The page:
Another unfortunate side effect of the idea that testing is easy is that testers are viewed as fungible, i.e. any tester can simply be replaced by another one since there’s not much skill required to perform the role. The move to outsource testing capability to lower cost locations then becomes an attractive proposition. I’m not going to discuss test outsourcing and offshoring in any depth here, but I’ve seen a lot of great, high value testers around the world lose their jobs due to this process of offshoring based on the misplaced notion of fungibility of testing resources.
Enough about the obvious downsides of mistakenly viewing testing as easy! I don’t believe good software testing is at all easy and hopefully my reasons for saying this will help you to counter any claims that testing (at least, testing as I talk about it) is easy work and can be performed equally well by anyone.
As a good tester, we are tasked with evaluating a product by learning about it through exploration, experimentation, observation and inference. This requires us to adopt a curious, imaginative and critical thinking mindset, while we constantly make decisions about what’s interesting to investigate further and evaluate the opportunity cost of doing so. We look for inconsistencies by referring to descriptions of the product, claims about it and within the product itself. These are not easy things to do.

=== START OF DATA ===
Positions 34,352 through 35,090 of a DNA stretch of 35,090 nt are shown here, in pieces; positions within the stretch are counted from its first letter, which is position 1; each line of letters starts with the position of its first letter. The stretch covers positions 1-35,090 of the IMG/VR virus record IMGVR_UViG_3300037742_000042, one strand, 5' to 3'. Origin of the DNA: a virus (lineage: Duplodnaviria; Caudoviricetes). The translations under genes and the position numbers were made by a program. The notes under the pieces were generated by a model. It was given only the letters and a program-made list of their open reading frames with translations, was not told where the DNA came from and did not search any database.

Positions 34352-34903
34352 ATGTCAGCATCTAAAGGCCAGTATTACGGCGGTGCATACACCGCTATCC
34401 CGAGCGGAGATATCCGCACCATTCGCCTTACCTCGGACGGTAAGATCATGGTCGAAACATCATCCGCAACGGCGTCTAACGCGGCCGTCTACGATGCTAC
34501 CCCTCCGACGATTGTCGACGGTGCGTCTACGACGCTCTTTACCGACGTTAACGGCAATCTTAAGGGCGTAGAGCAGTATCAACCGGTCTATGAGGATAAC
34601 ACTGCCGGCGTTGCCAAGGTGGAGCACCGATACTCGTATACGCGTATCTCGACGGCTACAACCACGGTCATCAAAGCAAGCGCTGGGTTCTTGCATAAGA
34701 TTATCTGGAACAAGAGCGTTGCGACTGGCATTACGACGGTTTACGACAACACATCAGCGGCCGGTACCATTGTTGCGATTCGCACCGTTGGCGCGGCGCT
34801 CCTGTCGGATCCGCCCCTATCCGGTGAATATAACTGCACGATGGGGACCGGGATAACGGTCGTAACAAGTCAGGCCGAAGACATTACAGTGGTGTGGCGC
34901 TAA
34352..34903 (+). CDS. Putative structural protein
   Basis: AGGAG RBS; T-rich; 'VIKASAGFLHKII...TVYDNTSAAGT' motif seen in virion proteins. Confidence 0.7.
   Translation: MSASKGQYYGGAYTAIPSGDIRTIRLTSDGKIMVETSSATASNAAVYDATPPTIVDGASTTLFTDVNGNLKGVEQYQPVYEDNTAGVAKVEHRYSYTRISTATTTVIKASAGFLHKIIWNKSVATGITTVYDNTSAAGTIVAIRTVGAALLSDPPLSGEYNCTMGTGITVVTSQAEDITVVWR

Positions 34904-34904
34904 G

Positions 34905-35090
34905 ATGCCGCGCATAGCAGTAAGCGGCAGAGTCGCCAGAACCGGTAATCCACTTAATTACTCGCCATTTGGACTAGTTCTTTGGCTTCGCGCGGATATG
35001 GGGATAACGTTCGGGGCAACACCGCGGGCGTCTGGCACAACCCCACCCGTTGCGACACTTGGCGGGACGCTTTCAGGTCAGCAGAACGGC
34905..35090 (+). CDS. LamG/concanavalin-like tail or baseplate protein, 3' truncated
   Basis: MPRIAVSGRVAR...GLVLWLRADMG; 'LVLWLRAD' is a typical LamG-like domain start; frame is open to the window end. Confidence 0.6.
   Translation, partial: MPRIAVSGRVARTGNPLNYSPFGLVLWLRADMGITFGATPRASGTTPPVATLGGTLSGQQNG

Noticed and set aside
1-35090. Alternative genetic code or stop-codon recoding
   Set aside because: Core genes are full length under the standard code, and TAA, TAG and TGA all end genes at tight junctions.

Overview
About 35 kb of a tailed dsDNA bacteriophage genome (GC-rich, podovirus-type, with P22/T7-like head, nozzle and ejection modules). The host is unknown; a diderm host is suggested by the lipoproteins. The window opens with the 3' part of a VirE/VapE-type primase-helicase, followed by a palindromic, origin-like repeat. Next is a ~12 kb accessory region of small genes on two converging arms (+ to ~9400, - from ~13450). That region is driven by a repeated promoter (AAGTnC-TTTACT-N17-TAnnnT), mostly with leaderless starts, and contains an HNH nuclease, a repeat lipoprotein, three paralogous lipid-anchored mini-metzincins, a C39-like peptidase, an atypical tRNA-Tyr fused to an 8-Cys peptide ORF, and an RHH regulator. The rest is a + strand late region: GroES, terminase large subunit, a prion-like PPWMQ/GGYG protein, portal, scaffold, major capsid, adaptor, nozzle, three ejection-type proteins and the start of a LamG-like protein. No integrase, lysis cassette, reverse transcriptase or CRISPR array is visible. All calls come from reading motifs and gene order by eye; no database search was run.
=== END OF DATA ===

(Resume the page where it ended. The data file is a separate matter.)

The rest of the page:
We study the product and build models of it to help us make conjectures and design useful experiments. We perform risk analysis, taking into account many different factors to generate a wealth of test ideas. This modelling and risk analysis work is far from easy.
We ask questions and provide information to help our stakeholders understand the product we’ve built so that they can decide if it’s the product they wanted. We identify important problems and inform our stakeholders about them – and this is information they sometimes don’t want to hear. Revealing problems (or what might be problems) in an environment generally focused on proving we built the right thing is not easy and requires emotional intelligence & great communication skills.